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Vanity of Vanities
Glossy magazines were guilty pleasures--before they discovered George W. Bush.
By Noemie Emery
Weekly Standard
04/04/2005, Volume 010, Issue 27


ON MARCH 6, THE Drudge Report noted the fact that newsstand sales for the magazine Vanity Fair had plummeted by 22.5 percent during the last half of 2004, attributed by the editor to three successive covers that showed pictures of . . . men. What Drudge did not cite is the parallel fact that this slide tracks exactly with the mutation of the magazine from a great escape read of the guilty-pleasure variety, the place to go for fatuous film stars, Princess Diana, and society murders, into a Bush-bashing rag of the fiercest variety, one that at times last year seemed almost possessed.

In the July issue (out early in June), readers looking for their quick fix of high life and low morals were startled instead to read a hatchet job on Bush's female appointees and relations, a glowing account of Iraqi insurgents ("mothers, teachers, and seasoned warriors"), and a big wet kiss bestowed on former counterterror-chief-turned-Bush critic Richard Clarke. Subsequent issues featured an attack on Don Rumsfeld (by a media critic!), an even larger wet kiss bestowed on Joe Wilson (the publicity-hound spouse of outed spy Valerie Plame), attacks on the role of the church in the culture, claims that Bush's indifference had caused 9/11, claims that Bush's agriculture department had poisoned small children, an unreadable rant about the horrors to come should Bush be reelected, and a hilariously indignant and one-sided account of the Florida recount that only Al Gore could take seriously.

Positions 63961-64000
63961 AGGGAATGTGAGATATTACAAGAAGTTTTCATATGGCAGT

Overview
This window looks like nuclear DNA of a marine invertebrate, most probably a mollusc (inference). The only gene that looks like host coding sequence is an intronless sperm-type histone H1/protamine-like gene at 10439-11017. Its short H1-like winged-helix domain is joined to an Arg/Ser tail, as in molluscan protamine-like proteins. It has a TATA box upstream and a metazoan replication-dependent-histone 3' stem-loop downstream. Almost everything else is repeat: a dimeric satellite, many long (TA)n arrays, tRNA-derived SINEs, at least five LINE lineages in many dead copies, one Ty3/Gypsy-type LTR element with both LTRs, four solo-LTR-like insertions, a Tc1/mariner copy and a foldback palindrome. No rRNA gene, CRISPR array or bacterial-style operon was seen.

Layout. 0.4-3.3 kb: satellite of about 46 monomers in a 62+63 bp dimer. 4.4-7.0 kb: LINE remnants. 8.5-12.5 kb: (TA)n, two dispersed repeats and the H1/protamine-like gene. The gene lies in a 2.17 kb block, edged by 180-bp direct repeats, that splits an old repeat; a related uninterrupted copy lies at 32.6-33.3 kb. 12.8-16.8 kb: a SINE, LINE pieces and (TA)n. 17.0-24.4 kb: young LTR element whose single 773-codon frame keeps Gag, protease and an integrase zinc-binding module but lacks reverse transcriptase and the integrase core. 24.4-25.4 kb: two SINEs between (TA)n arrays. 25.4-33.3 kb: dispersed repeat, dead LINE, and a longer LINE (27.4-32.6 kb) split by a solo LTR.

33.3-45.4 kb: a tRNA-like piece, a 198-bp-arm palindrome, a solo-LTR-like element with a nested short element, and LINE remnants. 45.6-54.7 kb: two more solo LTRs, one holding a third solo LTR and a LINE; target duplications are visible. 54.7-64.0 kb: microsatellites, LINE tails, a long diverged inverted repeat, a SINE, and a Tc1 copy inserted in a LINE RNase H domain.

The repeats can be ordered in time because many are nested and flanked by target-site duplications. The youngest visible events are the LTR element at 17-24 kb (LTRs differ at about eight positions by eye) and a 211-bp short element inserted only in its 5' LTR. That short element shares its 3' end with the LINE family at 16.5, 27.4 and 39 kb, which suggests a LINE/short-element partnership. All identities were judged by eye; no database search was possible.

By September, in order to get at the good stuff--like the tale of an heiress who dropped dead in a health club--one had to wade through no less than four Bush-bashing pieces, including the editor's letter, two different pieces decrying the neocon chickenhawks, and one very long story depicting the president as a dark reading of HenryV--a born-again wastrel and drunkard who led his country to eventual ruin via an ill-advised war. Every month, the magazine found new ways to kvetch about the president. Bush dodged the draft! Bush was mean to John McCain in the 2000 primaries! Bush stole the election in Florida, and--watch out for those touch-screens!--is planning to steal it again. No one can really know what causes a rise or fall in magazine sales, and it is always possible that large numbers of readers were so repelled by the sight of Jude Law (cover boy on one of the poor-selling issues) that they fled screaming. But it also seems likely that not a few readers took a quick look at the table of contents, and dropped the thing back in its rack.

The new Vanity Fair is a story the old one might have wanted to cover, as it points up an interesting trend: The really fierce strains of anti-Bush feeling come less from established political sources than from what might be called the "glitz-based community"--people connected to Hollywood, fashion, or celebrity media, who produce diversions and lifestyle advice. At the shallower end of the pool of arts and intellect, they tend to produce the facile and transient; they make TV shows, or write them; make clothes, or write about them; try to become, or failing that tend to the needs of, celebrities.